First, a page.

This is the first question to ask yourself. If you need to communicate, quickly consider Slack or Microsoft Teams. You can brief critical decision-makers and leaders and determine if you need to meet at all, or whether other team members should be consulted first.
In short, if you have an urgent problem that demands feedback from other team members, you’ll need to meet. But make sure you alert others quickly.
2. Do I want a dialogue or deliverables?
Before sending out calendar invites, think about the sort of meeting you want to have. As hybrid work becomes the norm, more distant employees may wish to meet in person. Meetings lower remote employees’ productivity by 1.8 times more than on-site workers, so be mindful of other schedules. Also, be aware of your remote employees’ time so they can attend on-site if needed. Last-minute meetings tend to leave your remote employees out or unprepared.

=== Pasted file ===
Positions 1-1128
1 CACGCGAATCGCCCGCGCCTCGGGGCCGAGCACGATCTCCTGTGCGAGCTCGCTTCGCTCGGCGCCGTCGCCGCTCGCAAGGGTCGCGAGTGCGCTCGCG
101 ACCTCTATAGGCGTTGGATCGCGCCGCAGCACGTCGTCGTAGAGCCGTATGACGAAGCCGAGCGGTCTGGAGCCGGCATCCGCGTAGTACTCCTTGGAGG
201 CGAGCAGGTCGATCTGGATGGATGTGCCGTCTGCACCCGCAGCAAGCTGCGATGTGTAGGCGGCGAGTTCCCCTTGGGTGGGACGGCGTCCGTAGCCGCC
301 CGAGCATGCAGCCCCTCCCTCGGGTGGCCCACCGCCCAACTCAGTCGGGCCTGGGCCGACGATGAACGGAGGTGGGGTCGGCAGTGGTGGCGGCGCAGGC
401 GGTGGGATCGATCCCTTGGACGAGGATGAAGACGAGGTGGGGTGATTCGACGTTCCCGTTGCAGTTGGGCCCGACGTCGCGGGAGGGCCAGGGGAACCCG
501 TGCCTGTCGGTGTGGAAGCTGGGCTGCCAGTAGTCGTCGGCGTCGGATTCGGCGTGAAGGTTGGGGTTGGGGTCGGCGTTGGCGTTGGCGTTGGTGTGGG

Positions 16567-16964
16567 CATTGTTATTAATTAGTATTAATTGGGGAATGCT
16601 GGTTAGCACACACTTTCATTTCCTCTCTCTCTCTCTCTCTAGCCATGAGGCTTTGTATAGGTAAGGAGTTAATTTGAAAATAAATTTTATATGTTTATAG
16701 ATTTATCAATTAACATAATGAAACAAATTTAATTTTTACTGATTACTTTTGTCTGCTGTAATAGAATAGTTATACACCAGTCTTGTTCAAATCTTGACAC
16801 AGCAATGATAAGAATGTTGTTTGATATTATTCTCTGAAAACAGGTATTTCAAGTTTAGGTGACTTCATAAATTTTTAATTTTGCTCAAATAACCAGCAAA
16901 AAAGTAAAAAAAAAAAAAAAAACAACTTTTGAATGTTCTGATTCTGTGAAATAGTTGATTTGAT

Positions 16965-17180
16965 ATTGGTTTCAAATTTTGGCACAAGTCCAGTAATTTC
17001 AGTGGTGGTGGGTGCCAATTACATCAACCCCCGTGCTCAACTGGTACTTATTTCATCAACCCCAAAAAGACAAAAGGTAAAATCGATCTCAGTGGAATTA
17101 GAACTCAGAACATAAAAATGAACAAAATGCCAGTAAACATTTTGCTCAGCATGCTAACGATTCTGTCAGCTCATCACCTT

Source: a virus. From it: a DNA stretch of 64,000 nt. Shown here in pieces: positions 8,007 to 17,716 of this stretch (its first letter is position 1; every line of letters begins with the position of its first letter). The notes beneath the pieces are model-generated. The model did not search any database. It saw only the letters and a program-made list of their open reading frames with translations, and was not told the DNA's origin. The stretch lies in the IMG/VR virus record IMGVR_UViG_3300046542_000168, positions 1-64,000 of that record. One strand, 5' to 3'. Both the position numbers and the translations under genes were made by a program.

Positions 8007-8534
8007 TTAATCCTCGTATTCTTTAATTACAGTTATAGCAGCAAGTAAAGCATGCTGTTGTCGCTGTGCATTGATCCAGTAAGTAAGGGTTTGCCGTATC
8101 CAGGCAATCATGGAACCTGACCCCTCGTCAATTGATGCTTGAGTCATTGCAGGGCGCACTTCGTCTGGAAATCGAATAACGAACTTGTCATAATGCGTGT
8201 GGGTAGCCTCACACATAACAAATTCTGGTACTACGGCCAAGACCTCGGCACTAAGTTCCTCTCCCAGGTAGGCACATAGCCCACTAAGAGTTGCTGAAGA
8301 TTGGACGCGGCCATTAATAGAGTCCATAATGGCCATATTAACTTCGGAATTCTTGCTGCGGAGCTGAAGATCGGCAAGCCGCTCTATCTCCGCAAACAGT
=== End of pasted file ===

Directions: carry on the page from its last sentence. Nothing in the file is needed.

If you want your core team to share ideas, you’ll need to convene a meeting.
A meeting may not be necessary if you only need to collaborate on a project or examine other team members’ work. Remind the team of deadlines and ask for comments or contributions to shared team papers instead. Google Drive and Dropbox Paper are valuable platforms for receiving team input and modifications. Instead of scheduling a meeting, use emails or instant messages to remind people.
If tasks can be completed offline — do it. You may then meet in person or over a video to discuss the project’s progress at a later date with new ideas.
3. Who is the designated accountable person for my task?